It is with a heavy heart that we share today an announcement from our head brewer, Chris Hainge, sharing that he has decided that he will leave Kyoto Brewing at the end of 2023.
While it is still some time away, we have decided to let this go public now in order to allow openness in our search for a new head brewer, and in the hope that it allows us to bring in the best person possible to fill this huge gap. We also hope that being open will allow us the freedom to make the best of the time we have left with Chris in the company.
It goes without saying that Kyoto Brewing, both in terms of our company culture and our beer identity, would not be what they are without Chris. For this, we are incredibly grateful.
Please find below Chris’ message to the public, followed by a comment from Kyoto Brewing.
To the KBC community
and wider Japanese craft beer industry:
For those of you who have supported us from the beginning, you will know that I am one of the founding members of the company and hold the position of Head Brewer. While the adventure of starting a craft brewery with two friends in Kyoto and growing it to this point has come with many rewarding experiences, for a variety of reasons I have decided to leave Kyoto Brewing Co. at the end of 2023.
Looking objectively at the company, the timing of my decision seems surprising, even to myself. We have worked incredibly hard to rebuild the company to emerge from the Covid pandemic stronger than how it went in, and the rewards from those efforts are showing themselves daily. We have a staff of highly talented and motivated people who are not only fun to work with, but also dedicated to the goals of our organization. Our beer is brewed to the highest quality standards of any time in our history, and our distribution network means that more people can enjoy our products more easily than ever before. The company is on its strongest footing ever, and we are finally poised for meaningful future success instead of being confined to the daily fight for survival.
While witnessing this transformation has been a rewarding one, it did not come without a great deal of sacrifice. I have dedicated more than 10 years of my time, savings, and energy to contribute to the success of KBC. I have learned immensely from this process and do not regret this sacrifice, but in recent years I have found it harder and harder to find enough gasoline in my tank to consistently fuel the commitment to the company. While no one in this position ever expects to find themselves here, I have finally admitted to myself that I am completely burned out.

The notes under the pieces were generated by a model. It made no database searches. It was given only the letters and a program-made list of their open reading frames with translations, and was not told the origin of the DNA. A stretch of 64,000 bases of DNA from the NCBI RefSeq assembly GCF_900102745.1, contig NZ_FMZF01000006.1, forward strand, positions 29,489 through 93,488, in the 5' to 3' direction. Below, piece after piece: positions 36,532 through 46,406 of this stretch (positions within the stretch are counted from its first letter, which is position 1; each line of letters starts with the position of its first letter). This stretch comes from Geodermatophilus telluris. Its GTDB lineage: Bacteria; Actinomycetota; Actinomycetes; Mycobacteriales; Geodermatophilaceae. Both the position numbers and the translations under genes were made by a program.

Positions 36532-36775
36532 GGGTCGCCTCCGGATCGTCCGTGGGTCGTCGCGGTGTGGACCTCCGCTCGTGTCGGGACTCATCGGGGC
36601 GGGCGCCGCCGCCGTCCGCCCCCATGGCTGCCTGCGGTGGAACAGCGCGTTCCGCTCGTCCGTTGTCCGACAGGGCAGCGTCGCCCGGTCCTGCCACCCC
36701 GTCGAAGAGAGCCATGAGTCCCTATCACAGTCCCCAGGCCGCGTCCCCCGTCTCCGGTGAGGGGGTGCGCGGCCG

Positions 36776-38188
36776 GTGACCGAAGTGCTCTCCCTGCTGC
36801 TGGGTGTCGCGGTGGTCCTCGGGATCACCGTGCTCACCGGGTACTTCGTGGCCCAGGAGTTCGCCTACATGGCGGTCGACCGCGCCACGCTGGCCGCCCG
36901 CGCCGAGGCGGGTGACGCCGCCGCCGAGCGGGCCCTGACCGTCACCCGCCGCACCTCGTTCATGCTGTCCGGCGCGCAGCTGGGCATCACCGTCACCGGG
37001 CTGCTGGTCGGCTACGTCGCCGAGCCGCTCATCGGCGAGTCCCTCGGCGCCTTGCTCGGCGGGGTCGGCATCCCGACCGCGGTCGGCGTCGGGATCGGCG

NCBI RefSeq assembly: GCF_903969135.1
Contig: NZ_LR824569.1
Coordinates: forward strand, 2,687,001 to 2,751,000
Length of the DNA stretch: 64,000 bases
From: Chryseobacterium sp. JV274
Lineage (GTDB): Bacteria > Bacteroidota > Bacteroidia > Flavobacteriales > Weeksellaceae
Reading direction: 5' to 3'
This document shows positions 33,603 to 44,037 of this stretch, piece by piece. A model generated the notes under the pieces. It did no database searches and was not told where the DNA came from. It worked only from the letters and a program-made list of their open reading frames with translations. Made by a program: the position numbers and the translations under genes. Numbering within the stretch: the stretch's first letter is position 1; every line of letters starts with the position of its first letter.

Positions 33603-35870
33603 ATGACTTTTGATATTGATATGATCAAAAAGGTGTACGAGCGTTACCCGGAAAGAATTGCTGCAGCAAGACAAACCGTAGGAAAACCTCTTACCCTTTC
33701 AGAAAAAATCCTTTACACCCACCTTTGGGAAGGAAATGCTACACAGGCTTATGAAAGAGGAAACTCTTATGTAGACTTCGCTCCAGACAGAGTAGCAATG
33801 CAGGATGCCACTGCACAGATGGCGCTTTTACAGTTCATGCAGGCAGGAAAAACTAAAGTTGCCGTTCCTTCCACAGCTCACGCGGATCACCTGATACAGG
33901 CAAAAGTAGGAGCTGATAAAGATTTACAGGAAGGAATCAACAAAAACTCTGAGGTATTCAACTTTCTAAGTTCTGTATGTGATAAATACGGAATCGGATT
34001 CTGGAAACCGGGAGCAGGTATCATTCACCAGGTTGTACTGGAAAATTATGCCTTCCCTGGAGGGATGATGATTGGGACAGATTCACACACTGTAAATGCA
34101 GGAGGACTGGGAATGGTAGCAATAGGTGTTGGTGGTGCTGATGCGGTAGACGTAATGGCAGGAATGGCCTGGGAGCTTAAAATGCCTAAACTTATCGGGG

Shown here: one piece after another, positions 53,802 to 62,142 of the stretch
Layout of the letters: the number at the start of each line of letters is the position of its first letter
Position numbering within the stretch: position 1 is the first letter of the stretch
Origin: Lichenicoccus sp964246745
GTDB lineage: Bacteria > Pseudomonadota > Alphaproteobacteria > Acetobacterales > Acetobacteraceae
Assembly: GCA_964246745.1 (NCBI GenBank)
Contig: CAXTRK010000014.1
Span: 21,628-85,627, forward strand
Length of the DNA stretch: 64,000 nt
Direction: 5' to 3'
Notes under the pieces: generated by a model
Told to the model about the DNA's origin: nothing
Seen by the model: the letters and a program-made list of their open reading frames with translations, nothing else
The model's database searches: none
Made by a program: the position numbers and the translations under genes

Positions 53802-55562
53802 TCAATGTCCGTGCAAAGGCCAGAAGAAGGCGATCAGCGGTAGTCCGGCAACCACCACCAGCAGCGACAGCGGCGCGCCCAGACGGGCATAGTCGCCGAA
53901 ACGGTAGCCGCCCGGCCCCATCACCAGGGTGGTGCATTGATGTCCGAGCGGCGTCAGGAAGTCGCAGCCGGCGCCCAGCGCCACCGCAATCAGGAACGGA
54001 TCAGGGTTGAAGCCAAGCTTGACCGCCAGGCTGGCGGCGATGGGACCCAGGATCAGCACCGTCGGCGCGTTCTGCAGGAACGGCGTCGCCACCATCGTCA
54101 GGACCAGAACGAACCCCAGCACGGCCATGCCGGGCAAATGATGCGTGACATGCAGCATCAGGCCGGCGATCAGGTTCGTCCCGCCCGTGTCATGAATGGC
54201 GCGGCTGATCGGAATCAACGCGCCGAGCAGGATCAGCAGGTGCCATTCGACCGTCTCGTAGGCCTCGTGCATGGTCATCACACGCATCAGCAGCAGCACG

Another reason is more personal and comes from the difference between the expectation and the reality of running a brewery of our scale day in and day out. When we began this adventure, my goal was to turn my passion of brewing beer into a profession and through that positively affect the Japanese craft beer industry. I feel that I have accomplished that goal and along the way helped guide Kyoto Brewing Co. to its position as one of Japan’s best breweries. While I take a lot of pride this achievement, I expected that my days would be spent researching, crafting, and refining beers that would be shared within a small, tightknit community; in reality, however, I spend most of my time managing a team and planning for things happening months into the future at a scale much larger than I anticipated. It is rewarding to know that this contribution has been appreciated by both the company and our customers, but it isn’t what motivated me to start a brewery. As that gap continues to widen, so does the divide between what I want to do and what I feel like I have to do, which is a situation that is not positive for either party.
Regardless of the reasons, we have been working very hard to ensure that this decision has no significant effect on the future of KBC. The current brew team is the strongest and most capable yet. There is redundancy within the team, and my role has shifted to one that mainly consists of guidance and planning. The team conducts more than 90% of our brewing operations without my assistance, and over the last year most decisions regarding production processes and recipe tweaks have been made based heavily on their input.